Richard Lariviere, the former UO president
University of Oregon President Richard Lariviere has been fired over alleged "insubordination." We're not surprised. We see it every day in Oregon -- anybody who has a good idea is labeled an outcast. We can identify with that.
But what's especially disturbing is how unprofessional the State Board of Higher Education has been over this situation. They agree Lariviere has been an effective and charismatic leader but when it comes to explaining exactly why they're booting him out before the end of his contract the language gets fuzzy: "style differences" seem to be the final verdict.
What it all boils down to is that Lariviere wouldn't stay on his leash. Not only that, he called state officials on the fact that only a fraction of UO's funding comes from the state anymore anyway – but the state still wants full control over the university's business.
That would be fine except the state has for generations obviously lacked any good ideas for running the university system, otherwise the community college system wouldn't have surpassed it in size and scope, as it has.
While the Oregon Board of Higher Education fumes over whether or not Lariviere has damaged their weak excuses for future planning, other state officials are ranting about the nerve of the administrator who came up with his own ideas – rather than going along to get along like the other college presidents are apparently expected to do.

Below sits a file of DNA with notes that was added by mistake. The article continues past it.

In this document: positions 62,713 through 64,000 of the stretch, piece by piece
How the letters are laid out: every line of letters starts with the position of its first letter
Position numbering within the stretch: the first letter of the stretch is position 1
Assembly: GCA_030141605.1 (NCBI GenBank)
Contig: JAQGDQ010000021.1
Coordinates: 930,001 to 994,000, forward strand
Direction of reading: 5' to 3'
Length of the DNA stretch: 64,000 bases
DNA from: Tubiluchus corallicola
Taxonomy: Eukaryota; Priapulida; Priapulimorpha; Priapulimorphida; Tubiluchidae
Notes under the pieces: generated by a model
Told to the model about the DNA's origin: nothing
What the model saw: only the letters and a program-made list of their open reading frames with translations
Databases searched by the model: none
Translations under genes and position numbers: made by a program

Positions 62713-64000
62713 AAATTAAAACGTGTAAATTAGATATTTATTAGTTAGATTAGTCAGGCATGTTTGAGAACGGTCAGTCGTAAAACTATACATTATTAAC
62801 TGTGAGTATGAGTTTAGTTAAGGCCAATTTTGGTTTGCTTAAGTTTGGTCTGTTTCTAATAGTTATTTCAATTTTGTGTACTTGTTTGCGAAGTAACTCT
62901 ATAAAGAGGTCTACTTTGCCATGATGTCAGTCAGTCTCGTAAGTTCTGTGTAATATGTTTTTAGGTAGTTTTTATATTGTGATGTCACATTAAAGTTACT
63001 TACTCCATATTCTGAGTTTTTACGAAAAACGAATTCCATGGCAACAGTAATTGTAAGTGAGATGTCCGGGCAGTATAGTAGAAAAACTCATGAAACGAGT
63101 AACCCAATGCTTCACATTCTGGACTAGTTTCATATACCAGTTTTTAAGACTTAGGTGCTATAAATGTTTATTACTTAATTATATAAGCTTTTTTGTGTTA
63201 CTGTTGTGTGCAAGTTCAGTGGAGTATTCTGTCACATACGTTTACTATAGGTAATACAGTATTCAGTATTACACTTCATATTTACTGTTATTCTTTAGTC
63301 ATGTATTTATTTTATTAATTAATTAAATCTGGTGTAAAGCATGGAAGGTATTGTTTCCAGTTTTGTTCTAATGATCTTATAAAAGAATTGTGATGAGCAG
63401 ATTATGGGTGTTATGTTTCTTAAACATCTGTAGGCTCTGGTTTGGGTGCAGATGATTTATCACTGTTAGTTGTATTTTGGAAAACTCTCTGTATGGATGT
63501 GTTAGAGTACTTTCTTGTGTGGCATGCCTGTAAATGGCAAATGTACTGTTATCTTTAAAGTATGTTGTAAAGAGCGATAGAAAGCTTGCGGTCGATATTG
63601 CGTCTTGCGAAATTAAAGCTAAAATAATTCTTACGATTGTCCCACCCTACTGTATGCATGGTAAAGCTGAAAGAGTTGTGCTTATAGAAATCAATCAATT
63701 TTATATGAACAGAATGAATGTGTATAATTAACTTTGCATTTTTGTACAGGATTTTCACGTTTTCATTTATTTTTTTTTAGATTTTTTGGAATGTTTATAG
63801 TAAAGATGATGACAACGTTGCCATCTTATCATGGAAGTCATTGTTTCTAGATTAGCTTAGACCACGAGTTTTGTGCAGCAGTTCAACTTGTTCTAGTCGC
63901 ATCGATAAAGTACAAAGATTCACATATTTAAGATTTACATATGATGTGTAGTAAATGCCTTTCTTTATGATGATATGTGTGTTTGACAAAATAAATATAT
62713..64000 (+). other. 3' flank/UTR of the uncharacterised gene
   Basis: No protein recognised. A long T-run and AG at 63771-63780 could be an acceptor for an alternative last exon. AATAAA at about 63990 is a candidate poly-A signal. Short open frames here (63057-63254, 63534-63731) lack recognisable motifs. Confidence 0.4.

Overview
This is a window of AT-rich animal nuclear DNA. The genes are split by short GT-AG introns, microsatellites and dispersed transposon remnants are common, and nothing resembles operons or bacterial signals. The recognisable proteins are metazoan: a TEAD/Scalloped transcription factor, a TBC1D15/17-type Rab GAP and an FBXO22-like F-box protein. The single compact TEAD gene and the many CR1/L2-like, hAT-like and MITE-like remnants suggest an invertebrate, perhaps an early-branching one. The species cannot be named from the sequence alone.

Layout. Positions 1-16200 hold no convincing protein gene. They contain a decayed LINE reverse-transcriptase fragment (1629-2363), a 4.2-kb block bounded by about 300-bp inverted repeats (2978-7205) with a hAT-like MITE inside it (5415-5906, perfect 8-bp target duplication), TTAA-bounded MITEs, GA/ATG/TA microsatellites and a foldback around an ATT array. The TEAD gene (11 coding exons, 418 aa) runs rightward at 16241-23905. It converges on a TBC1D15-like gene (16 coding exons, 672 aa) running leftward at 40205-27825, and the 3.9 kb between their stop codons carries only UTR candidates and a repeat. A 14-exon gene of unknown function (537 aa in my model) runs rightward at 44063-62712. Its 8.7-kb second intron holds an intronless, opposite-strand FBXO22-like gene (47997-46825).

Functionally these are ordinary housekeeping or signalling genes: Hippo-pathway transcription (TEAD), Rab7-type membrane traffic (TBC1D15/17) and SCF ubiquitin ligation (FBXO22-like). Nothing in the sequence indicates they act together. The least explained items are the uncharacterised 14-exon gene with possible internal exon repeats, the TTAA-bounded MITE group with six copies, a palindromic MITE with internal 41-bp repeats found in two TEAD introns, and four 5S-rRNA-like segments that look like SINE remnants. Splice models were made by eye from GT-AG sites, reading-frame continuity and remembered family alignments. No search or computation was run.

Did the UO president rock the boat? Good. Because in a state that spends more money on incarcerating offenders than nurturing college students, someone should be hollering at the top of their lungs about it. And that's exactly what Lariviere did, even as he steadily built positive relationships with communities of color around the state.
Saturday morning we received a long email from Gov. John Kitzhaber detailing all the ways that Lariviere failed to do as he was told.
But is that his job? It appears that the governor wanted a Yes Man rather than a strategic leader dedicated to pulling the University of Oregon out of the flames of our state's economy.
"Dr. Lariviere's popularity in the University of Oregon community speaks for itself. But evaluating his performance requires more," Kitzhaber wrote. "His responsibility to the Board of Higher Education and his contribution to the larger issues and success of the entire system fall short."
In other words – he didn't do as he was told.
Late Monday Lariviere sent out his own comments to the media:
"Oregonians deserve better than struggling to avoid mediocrity. If we hope to find a way out of this march to mediocrity in public higher education, Oregonians deserve our best thinking about new approaches," he wrote. "They deserve our willingness to engage in uncomfortable conversations that may challenge long-standing practices."
Earlier this year Lariviere traveled all the way from Eugene to North Portland, where he and former State Sen. Margaret Carter – who hosted his trip – spoke with our staff about the idea of creating an automatic admission system at UO for students at Jefferson High School.
"I strongly believe that students of color have a significant contribution to make within the University community – and it's a contribution that we are sorely lacking," he said. "What if we could find a way to ensure that students of color had an opportunity to obtain an education the University of Oregon?"
Months later, the "middle campus" program at Jefferson High School was officially announced, fulfilling the question he posed—with the partnership of nearly half a dozen educational and governmental institutions stretched halfway across the state.
That's the kind of leadership we can believe in, not a governor ranting about why his orders are being ignored.
Read Lariviere's statement to the Oregon Board of Higher Education here
Read more about UO's Middle College program here